One thing I really love about the book pics I have been taking is that I have a snapshot of my reading life every day. I love the books and reading that I do as much as the people I share my reading experiences with. Hooray for bookish snapshots! What would be in your snapshot? (Or share a link to your post so I can visit!)
 

Saturday, February 23, 2013

Come August, Come Freedom

Title: Come August, Come Freedom: The Bellows, The Gallows, and The Black General Gabriel
Author: Gigi Amateau 
Publisher: Candlewick Press 
Publication Date: September, 2012 
Genre/Format: Historical Fiction/Novel 
GoodReads Summary: An 1800 insurrection planned by a literate slave known as "Prosser’s Gabriel" inspires a historical novel following one extraordinary man’s life.
     In a time of post-Revolutionary fervor in Richmond, Virginia, an imposing twenty-four-year-old slave named Gabriel, known for his courage and intellect, plotted a rebellion involving thousands of African- American freedom seekers armed with refashioned pitchforks and other implements of Gabriel’s blacksmith trade. The revolt would be thwarted by a confluence of fierce weather and human betrayal, but Gabriel retained his dignity to the end. History knows little of Gabriel’s early life. But here, author Gigi Amateau imagines a childhood shaped by a mother’s devotion, a father’s passion for liberation, and a friendship with a white master’s son who later proved cowardly and cruel. She gives vibrant life to Gabriel’s love for his wife-to-be, Nanny, a slave woman whose freedom he worked tirelessly, and futilely, to buy. Interwoven with original documents, this poignant, illuminating novel gives a personal face to a remarkable moment in history. 
What I Think: I love great historical fiction because it allows readers to learn about a time or moment or person in history. Narrative text is my favorite, so reading a story that is based on true history is great. I enjoy narrative non-fiction for this same reason. What always blows my mind about narrative non-fiction or historical fiction is that oftentimes I read about something or someone historical that I didn't know about or had very little knowledge of before. I think I say this every time I read historical fiction but it is so true. I had never heard of Gabriel but the author did an excellent job of bringing his story to life and making me feel that I had to go look up what Gabriel's true story really was. This connection that historical fiction makes with non-fiction reading is what excites me the most. I love when one book leads to another book or some other text. To me, it's the definition of inquiry based learning. If I want to go look for more information because I'm curious, I feel that I'm going to be more likely to learn the information as well as just more interested in general. I love the implications of this for students.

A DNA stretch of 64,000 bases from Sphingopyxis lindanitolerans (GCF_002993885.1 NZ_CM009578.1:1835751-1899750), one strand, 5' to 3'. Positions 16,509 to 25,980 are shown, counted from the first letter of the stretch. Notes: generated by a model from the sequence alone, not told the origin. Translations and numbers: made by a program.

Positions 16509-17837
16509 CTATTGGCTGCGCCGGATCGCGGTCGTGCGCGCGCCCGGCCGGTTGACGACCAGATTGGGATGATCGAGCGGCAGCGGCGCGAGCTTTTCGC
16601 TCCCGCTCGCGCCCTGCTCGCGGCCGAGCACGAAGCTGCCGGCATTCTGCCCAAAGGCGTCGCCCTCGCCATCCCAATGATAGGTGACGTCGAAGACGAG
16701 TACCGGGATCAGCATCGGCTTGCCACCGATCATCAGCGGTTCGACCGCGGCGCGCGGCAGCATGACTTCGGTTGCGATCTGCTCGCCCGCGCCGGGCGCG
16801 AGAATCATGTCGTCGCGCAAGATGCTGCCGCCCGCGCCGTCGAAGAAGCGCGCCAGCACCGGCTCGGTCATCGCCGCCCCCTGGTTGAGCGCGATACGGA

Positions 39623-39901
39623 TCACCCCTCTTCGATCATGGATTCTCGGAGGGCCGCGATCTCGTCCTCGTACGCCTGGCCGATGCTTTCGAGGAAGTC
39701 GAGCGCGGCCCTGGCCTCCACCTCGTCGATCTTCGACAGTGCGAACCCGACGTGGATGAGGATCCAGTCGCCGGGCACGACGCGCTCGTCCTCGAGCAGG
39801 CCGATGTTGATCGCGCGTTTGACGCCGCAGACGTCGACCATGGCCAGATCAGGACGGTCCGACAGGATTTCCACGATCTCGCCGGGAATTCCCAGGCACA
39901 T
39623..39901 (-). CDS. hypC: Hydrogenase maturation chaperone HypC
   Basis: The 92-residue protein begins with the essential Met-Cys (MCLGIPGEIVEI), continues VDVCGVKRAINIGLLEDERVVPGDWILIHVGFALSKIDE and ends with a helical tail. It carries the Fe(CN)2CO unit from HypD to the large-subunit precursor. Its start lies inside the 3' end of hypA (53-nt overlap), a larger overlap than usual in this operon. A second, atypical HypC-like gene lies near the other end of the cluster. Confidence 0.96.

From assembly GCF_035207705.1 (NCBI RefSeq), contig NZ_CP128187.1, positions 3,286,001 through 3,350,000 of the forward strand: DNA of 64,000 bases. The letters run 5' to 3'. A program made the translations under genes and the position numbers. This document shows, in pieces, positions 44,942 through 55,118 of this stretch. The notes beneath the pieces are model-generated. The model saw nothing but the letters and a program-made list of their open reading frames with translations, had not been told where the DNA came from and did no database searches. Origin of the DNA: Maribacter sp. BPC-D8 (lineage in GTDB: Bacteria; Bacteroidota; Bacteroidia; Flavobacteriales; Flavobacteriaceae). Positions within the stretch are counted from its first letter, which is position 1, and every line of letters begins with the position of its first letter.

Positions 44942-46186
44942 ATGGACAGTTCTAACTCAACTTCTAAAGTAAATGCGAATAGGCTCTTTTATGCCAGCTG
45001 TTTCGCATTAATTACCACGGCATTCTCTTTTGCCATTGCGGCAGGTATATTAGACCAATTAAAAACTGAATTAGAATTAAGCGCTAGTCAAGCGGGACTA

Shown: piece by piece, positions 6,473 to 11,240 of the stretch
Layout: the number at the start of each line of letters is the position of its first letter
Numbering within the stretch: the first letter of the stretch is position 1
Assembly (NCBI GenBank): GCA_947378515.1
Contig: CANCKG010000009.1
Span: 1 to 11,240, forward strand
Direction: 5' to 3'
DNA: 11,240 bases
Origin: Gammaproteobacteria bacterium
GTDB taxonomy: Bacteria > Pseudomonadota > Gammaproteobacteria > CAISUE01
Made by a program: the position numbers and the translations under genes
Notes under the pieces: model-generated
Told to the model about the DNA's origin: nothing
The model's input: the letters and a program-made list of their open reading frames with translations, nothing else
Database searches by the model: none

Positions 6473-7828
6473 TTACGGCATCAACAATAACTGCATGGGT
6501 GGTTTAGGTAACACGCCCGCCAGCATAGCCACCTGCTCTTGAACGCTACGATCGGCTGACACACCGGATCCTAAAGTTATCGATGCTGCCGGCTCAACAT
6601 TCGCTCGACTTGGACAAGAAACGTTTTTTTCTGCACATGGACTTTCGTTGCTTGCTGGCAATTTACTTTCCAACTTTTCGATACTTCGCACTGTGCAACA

What I really love about this book is that things move pretty quickly. Readers get to follow Gabriel throughout his whole entire life. The author did a great job of highlighting parts of his childhood all through adulthood that link directly to what made him believe so strongly in freedom for African Americans and encouraged him to lead a rebellion. I can see how this story could be used to look seemed to contribute to his strong will and desire to be free. It was refreshing to read a book that does move quickly.
Read Together: Grades 5 - 12 
Read Alone: Grades 6 - 12 
Read With: Chains by Laurie Halse Anderson,  Copper Sun by Sharon Draper, A Voice of Her Own and others by Kathryn Lasky
Snatch of Text: 
"The conviction that had been growing in his heart for some years, which burned only stronger since he'd come back from Jacob's forge, formed clearly in him now: I am my own master. Gabriel belongs only to Gabriel." p. 84 
Mentor Text For: Non-Fiction Text Structures, Activating Background Knowledge, Making Connections, Asking Questions  
Writing Prompts: Write about an experience or experiences in your life that have shaped your values and beliefs.  
Topics Covered: Freedom, Love, Will, Determination, Beliefs, Values, Motivation
I *heart* It:

Friday, February 22, 2013

A World Away

Title: A World Away
Author: Nancy Grossman
Publisher: Hyperion
Publication Date: July, 2012
Genre/Format: Realistic Fiction/Novel
Goodreads Summary: A summer of firsts: Sixteen-year-old Eliza Miller has never made a phone call, never tried on a pair of jeans, never sat in a darkened theater waiting for a movie to start. She’s never even talked to someone her age who isn’t Amish, like her.
A summer of good-byes: When she leaves her close-knit family to spend the summer as a nanny in suburban Chicago, a part of her can’t wait to leave behind everything she knows. She can’t imagine the secrets she will uncover, the friends she will make, the surprises and temptations of a way of life so different from her own.
A summer of impossible choice: Every minute Eliza spends with her new friend Josh feels as good as listening to music for the first time, and she wonders whether there might be a place for her in his world. But as summer wanes, she misses the people she has left behind, and the plain life she once took for granted. Eliza will have to decide for herself where she belongs. Whichever choice she makes, she knows she will lose someone she loves.